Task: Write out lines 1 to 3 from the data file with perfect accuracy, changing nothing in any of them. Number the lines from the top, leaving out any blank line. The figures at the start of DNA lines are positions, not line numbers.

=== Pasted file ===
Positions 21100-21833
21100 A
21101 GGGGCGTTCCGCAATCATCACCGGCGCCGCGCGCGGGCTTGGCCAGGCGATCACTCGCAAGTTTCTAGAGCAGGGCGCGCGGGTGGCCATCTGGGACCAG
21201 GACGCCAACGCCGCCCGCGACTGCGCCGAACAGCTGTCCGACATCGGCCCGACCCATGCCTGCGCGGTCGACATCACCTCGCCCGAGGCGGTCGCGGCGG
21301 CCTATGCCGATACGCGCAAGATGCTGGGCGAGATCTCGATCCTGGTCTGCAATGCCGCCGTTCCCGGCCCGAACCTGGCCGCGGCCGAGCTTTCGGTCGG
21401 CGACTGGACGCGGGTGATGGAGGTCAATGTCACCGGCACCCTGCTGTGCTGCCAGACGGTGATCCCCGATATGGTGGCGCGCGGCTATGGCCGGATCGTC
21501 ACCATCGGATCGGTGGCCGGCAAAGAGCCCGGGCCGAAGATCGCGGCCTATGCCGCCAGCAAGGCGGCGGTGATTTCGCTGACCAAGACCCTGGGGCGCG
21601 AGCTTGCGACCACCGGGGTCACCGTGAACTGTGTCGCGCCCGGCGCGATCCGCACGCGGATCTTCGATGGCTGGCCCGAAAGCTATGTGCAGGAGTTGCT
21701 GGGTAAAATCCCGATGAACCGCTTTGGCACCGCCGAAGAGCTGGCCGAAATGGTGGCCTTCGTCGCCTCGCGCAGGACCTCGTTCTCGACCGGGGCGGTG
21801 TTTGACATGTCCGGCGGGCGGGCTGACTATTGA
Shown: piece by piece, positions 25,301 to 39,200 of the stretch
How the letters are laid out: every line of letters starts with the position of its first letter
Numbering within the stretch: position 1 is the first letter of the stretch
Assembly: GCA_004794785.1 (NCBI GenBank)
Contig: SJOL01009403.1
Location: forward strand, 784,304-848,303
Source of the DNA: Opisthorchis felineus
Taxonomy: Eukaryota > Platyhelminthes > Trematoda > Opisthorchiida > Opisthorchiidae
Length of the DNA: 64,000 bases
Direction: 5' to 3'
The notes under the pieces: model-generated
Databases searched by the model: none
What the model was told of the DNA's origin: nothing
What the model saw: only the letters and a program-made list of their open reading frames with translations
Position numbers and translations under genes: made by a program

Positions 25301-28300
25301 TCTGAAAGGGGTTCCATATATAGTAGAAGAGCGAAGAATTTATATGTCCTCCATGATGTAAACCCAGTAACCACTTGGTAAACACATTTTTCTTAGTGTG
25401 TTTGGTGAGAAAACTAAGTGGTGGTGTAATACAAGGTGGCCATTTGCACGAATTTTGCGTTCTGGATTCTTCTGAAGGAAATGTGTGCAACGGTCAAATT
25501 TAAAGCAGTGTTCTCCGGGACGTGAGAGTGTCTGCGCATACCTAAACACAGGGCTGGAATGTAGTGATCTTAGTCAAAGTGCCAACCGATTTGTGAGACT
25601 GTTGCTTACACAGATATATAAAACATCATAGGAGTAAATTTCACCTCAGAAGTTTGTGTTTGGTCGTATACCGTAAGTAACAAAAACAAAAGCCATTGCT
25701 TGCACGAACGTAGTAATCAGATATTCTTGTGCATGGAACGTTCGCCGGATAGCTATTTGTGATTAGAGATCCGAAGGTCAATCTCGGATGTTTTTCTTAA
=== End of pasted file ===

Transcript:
Positions 21100-21833
21100 A
21101 GGGGCGTTCCGCAATCATCACCGGCGCCGCGCGCGGGCTTGGCCAGGCGATCACTCGCAAGTTTCTAGAGCAGGGCGCGCGGGTGGCCATCTGGGACCAG